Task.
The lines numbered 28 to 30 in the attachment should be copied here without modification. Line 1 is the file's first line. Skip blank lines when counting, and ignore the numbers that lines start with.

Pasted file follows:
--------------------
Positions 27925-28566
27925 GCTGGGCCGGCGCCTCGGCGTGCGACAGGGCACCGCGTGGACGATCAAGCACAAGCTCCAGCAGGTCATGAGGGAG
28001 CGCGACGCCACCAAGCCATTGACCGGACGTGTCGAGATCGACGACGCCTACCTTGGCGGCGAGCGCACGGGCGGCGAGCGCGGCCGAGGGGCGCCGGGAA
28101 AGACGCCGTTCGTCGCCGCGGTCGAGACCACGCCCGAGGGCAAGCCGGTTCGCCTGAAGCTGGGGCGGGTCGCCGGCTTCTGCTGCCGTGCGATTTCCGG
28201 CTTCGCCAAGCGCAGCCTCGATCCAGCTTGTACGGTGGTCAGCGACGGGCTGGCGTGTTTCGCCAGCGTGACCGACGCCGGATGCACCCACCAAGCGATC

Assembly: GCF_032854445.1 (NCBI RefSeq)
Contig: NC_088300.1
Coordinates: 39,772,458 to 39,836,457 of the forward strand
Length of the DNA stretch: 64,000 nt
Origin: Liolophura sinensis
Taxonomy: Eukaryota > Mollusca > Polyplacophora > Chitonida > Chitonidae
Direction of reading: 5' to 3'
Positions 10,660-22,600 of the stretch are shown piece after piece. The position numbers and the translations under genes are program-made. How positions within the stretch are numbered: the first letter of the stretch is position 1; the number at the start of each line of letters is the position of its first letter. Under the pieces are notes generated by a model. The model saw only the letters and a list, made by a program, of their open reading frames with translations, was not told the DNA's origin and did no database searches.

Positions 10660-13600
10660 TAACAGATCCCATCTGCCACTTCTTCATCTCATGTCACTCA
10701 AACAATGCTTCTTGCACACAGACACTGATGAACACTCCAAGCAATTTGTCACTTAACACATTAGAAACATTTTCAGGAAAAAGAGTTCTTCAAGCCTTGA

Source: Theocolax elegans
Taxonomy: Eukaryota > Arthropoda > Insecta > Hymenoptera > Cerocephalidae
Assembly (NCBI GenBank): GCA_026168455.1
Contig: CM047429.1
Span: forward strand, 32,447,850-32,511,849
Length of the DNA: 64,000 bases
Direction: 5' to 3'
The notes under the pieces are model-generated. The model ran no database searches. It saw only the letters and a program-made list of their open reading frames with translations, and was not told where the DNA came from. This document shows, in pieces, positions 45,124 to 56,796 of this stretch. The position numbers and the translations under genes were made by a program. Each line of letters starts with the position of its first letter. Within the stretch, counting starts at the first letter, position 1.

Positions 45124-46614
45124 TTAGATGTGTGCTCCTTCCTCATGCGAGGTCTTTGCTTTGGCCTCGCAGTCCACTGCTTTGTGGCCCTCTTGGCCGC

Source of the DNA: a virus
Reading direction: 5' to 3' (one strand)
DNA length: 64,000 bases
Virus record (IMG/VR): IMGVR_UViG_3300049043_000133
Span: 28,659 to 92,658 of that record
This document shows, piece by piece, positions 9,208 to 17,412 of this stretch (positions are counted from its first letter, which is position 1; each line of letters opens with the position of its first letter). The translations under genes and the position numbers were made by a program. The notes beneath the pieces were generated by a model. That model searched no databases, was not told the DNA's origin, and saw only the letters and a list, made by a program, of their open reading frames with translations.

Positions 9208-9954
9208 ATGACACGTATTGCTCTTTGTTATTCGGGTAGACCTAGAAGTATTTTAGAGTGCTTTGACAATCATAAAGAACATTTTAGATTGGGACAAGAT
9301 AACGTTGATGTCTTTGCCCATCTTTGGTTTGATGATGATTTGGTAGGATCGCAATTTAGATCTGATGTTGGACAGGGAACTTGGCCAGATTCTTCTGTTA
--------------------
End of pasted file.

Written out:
Reading direction: 5' to 3' (one strand)
DNA length: 64,000 bases
Virus record (IMG/VR): IMGVR_UViG_3300049043_000133